Sunday, 27 November 2011

The gumnut babies

As I mentioned in the previous post, the Dictionary of New Zealand Biography tells how Avis Acres' mid-1950s Hutu and Kawa mythos was inspired by the earlier "gumnut babies" of the Australian author and illustrator May Gibbs.  There's a good BibliOdyssey post from 2008 - Snugglepot and Cuddlepie - with examples of Gibbs' work.

I'm surprised there were no copyright issues, as the Hutu and Kawa mythos is strongly derivative of that of the gumnut babies. Both works feature a central duo of baby-like Caucasian plant fairies having adventures with ecological overtones amid well-observed Antipodian flora and fauna. In Gibbs' series, which started in 1918 with the publication of Tales of Snugglepot and Cuddlepie, the babies are modelled on eucalyptus nuts and flowers (unlike the indeterminately-gendered Hutu and Kawa, they have two sexes: the girls wear hats and skirts, the boys hats and leaf loincloths). Despite the well-observed wildlife and botanical detail, though, these are not as naturalistic stories as those of Hutu and Kawa: the gumnut babies' activities pastiche the real world, with activities such as cricket matches, photography, ballet, life-drawing classes, and a kangaroo cab rank. 

L: Evil plotting Banksia Men (photo by Peacay). R: Banksia cone.

While I can't argue with their continued popularity, I find the Gibbs stories and art a bit weird: a strange mix of the horribly twee (the character names for starters, and the pudgy little babies) and the very dark. The babies have a nasty nemesis, the Banksia Men (hairy creatures based on Banksia cones, probably Banksia attenuata), and the books contain a lot of predation and death. George Seddon's essay Cuddlepie and other surrogates (see the preview - page 119 onwards - in the 1998 compilation Landprints: Reflections on Place and Landscape) argues that the mythos serves as a metaphor for coming to terms with the dangers of the Australian bush, and that it's in advance of its time in its unsentimental portrayal of nature. Seddon also notes an eccentricity: Gibbs' "almost obsessive" focus on the babies' bare bottoms, which appear in nearly all the illustrations - though it's hard to see the drawings through the mindset of a less paranoid era.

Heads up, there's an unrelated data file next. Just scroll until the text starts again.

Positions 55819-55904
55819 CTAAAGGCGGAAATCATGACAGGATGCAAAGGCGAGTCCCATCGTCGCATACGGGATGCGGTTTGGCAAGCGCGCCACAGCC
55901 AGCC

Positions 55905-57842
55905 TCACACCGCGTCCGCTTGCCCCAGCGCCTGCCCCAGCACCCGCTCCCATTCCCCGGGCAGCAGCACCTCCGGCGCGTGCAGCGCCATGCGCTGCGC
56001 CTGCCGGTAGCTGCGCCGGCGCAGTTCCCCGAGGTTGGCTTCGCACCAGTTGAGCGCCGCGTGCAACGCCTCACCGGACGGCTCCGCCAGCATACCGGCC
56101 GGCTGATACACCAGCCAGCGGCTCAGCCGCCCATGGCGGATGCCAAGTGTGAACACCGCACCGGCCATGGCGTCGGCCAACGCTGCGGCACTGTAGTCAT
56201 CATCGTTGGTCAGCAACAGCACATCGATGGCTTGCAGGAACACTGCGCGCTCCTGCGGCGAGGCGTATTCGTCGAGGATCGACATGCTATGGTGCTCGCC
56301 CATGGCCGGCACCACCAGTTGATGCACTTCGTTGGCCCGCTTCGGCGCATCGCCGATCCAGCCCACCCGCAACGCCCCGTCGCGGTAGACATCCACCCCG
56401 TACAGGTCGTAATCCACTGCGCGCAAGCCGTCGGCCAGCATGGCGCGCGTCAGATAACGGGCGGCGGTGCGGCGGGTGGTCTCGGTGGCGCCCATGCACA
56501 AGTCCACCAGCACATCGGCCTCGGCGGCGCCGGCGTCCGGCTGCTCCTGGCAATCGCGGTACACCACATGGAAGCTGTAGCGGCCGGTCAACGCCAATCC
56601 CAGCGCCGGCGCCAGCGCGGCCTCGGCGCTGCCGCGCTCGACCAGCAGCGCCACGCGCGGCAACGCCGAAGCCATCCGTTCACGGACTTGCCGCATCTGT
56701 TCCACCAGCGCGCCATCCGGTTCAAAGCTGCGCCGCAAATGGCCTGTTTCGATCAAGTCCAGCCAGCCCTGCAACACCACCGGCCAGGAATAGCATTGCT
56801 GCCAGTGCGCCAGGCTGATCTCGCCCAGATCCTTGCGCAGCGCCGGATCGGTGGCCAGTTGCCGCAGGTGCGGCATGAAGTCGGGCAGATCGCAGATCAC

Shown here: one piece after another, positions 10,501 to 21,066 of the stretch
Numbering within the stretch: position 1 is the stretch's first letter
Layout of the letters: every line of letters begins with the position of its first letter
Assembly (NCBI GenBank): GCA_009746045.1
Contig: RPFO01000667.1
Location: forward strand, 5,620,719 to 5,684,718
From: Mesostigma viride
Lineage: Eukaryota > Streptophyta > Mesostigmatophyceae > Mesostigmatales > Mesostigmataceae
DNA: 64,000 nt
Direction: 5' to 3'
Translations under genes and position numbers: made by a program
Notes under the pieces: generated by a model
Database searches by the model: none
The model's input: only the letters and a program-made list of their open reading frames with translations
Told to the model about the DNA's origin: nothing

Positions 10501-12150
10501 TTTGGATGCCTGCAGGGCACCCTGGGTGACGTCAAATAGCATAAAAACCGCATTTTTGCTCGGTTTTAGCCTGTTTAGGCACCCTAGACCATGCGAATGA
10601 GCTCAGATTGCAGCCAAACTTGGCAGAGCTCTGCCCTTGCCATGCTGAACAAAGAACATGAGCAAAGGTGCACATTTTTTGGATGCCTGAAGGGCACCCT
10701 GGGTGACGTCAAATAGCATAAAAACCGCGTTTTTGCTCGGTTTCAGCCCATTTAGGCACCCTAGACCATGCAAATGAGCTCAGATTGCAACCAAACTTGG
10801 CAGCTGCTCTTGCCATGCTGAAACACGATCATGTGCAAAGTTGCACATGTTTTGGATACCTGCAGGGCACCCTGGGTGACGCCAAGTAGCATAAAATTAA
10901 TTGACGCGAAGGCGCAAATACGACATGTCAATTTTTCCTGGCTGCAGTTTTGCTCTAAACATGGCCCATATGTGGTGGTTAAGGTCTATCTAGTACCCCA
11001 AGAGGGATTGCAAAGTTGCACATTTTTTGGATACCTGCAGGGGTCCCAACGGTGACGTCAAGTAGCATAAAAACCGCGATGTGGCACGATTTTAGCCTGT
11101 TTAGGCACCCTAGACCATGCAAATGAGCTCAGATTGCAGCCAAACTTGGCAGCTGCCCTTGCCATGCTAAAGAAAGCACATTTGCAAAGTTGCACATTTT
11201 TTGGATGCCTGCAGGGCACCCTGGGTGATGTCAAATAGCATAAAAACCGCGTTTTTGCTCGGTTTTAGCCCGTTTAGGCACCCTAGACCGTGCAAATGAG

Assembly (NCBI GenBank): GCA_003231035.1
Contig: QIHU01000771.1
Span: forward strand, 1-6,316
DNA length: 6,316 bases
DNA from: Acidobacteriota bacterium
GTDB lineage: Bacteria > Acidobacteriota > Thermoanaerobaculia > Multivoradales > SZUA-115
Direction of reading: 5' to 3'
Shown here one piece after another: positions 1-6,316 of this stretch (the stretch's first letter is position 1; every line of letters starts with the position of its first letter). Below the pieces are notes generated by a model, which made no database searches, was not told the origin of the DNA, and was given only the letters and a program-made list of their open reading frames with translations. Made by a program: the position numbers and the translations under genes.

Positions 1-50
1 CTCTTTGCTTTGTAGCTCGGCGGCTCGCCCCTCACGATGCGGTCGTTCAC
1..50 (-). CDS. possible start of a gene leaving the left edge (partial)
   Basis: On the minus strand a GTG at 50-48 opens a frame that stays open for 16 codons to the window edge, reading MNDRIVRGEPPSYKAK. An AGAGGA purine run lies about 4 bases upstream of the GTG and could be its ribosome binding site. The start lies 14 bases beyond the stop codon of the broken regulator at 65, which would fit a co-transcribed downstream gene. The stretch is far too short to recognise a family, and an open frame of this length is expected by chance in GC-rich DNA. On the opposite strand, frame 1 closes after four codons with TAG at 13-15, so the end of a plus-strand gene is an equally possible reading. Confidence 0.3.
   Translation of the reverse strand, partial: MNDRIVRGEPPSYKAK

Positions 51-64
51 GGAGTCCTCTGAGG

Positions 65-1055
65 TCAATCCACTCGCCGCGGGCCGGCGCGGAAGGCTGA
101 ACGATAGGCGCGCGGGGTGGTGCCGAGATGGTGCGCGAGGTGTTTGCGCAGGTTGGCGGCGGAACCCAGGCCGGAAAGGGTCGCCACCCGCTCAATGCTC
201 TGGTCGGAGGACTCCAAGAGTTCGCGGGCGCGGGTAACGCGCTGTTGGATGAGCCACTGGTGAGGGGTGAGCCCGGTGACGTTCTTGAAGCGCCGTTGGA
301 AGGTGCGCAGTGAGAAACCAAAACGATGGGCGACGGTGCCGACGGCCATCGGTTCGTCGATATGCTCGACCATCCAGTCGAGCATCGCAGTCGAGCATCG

Addendum, Dec. 2013. See also The May Gibbs battle; artist Steve Panozzo on the controversial HarperCollins publication of a re-illustrated and re-written version of the stories.

By the way, my first thought about May Gibbs' Snugglepot and Cuddlepie was that it was an Australian retread of Cicely Mary Barker's classic Flower Fairies series. However, on checking the dates I find that the first Flower Fairies book, Flower Fairies of the Spring, didn't come out until 1923. Most likely both authors were responding to the general Zeitgeist: a craze for fairies in the early 20th century, which in turn latched on to older themes. There are any number of Victorian works featuring flower fairies - of which more later maybe.

- Ray

1 comment:

  1. I find myself speculating on whether there is an ancestral link to (Australian) S A Wakefield's Botternikes and Gumbles...